More housing needed but not just for families

One residents points to the high cost of living contributing to housing struggles

Re: More affordable homes for Langford families (Gazette, March 3)

I want to start by saying I don’t want to take anything away from families. I understand raising children is very difficult; emotionally, physically and financially.

That said, I get that raising children is expensive. I also know that’s why the government issues the Canada child tax benefit every month.

An average of at least $123 per month, per child, depending on the child’s age, is issued to parents to help offset costs of raising children (according to the Canadian Revenue Agency’s website).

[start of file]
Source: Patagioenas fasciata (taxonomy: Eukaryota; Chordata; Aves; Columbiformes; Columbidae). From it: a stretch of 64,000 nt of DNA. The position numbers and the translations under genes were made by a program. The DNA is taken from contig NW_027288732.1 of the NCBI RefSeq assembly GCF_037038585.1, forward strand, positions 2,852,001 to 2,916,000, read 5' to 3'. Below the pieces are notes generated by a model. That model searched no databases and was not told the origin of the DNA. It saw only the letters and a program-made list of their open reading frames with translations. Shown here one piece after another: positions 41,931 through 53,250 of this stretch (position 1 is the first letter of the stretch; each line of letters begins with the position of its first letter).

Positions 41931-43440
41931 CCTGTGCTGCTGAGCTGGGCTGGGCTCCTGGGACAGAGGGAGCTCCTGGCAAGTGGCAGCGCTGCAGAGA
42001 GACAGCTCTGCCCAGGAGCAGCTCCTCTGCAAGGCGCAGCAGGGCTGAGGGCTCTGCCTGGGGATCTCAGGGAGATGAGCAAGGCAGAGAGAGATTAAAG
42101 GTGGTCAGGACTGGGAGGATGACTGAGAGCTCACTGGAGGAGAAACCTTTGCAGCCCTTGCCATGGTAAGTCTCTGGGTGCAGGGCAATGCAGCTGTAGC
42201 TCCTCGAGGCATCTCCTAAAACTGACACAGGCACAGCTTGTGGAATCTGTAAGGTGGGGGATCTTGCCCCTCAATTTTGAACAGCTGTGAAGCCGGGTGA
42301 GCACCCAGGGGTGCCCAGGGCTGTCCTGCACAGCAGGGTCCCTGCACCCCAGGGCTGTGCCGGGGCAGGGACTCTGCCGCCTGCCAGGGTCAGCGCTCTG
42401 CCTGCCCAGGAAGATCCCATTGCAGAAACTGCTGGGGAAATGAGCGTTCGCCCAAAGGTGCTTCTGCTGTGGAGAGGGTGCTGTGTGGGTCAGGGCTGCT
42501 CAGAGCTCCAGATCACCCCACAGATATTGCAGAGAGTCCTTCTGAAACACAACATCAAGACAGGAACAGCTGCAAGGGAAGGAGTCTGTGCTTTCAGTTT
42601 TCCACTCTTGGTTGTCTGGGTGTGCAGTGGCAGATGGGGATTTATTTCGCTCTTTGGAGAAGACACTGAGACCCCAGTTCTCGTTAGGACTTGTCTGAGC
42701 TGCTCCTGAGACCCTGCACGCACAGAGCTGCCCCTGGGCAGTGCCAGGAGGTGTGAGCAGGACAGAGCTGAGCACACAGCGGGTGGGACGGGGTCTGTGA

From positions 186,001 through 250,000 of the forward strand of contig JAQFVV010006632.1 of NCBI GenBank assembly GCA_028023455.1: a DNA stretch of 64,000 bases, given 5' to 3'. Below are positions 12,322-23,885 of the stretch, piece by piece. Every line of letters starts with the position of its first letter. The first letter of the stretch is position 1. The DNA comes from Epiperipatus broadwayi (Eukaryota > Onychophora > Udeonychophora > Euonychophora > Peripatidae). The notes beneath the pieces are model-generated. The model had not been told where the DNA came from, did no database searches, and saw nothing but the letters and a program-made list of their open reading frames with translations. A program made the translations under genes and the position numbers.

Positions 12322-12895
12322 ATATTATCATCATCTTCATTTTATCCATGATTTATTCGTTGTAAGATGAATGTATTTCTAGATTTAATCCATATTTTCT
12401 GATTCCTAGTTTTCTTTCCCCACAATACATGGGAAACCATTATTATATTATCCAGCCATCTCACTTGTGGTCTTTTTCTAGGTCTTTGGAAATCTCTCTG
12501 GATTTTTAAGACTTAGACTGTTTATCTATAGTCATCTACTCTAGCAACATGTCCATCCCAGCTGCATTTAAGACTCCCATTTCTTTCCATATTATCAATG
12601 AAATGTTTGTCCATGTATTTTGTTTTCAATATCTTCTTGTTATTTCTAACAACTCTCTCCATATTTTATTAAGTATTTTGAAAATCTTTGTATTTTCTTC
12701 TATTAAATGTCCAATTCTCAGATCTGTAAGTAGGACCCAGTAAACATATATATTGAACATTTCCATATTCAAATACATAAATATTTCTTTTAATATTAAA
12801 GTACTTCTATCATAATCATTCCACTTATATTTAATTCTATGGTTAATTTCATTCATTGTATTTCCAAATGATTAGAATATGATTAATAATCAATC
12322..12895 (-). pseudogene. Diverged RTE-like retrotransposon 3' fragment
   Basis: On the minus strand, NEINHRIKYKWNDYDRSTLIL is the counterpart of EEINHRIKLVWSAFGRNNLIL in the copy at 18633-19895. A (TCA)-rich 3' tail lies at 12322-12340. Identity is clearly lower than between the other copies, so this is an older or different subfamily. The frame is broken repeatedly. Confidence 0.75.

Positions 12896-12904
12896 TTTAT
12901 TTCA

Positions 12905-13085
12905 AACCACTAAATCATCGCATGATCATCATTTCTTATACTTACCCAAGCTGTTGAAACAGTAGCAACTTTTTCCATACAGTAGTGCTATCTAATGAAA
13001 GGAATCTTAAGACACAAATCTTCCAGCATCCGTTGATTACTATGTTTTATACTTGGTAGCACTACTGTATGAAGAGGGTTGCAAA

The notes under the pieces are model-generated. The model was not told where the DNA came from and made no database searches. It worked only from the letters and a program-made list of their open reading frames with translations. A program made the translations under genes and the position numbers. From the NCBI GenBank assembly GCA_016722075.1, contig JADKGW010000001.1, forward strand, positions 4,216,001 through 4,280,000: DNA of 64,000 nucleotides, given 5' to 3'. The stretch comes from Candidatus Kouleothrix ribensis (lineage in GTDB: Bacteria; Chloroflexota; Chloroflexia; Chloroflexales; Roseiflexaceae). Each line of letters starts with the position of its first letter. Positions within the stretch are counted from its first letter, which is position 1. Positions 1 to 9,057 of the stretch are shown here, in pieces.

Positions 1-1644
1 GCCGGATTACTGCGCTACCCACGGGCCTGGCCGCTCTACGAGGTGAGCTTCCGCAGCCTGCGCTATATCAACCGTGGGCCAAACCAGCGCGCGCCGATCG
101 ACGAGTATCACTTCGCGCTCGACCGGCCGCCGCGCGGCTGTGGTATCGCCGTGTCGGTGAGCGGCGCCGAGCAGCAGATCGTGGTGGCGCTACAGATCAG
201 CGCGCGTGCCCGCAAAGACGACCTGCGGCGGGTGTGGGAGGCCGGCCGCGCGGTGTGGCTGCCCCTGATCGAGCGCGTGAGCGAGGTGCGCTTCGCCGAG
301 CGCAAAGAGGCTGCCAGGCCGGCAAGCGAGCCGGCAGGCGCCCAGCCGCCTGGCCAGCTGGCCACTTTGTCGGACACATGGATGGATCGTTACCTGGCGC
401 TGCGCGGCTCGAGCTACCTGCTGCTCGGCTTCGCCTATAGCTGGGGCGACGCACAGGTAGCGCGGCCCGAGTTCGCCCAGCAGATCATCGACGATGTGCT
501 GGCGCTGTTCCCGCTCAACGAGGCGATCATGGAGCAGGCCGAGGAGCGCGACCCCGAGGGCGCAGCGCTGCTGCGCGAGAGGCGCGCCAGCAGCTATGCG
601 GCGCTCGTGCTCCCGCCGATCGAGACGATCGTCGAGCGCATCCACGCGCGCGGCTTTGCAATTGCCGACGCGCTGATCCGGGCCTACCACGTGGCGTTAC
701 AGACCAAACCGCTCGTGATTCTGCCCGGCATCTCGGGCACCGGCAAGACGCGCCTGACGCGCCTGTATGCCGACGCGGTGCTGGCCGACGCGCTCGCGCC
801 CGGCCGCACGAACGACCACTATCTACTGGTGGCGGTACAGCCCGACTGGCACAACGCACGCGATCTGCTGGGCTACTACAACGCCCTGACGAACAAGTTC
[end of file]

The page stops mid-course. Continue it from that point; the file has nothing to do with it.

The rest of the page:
I understand this is not enough to completely compensate parents, but it helps.

Also, the term “family” somewhat indicates two parents. Which generally means two incomes as well.

I work almost full time. I get roughly 32 to 38 hours per week at my job, where I am paid approximately $2 an hour over minimum wage.

I can’t afford my own place. I have to rent a room or share a suite.

I don’t have a ton of extra bills to weigh me down and yet I cannot afford to live on my own.

I think it’s great that affordable housing for families is a thing, but what about those of us who would like to not depend on others to live our own lives, by ourselves?

I’d love to have my own place, not relying on sharing expenses with someone.  I feel like because I have chosen to not have children, I’m not worthy of affordable housing and true independence.

This article brings one main question to mind for me. Where’s the affordable housing for single, working people?

Relying on someone else to make sure one has a roof over their head and shelter is not a great feeling. Unfortunately, it’s one that most single people in this area are being forced to get accustomed to.

Nya Wade

Langford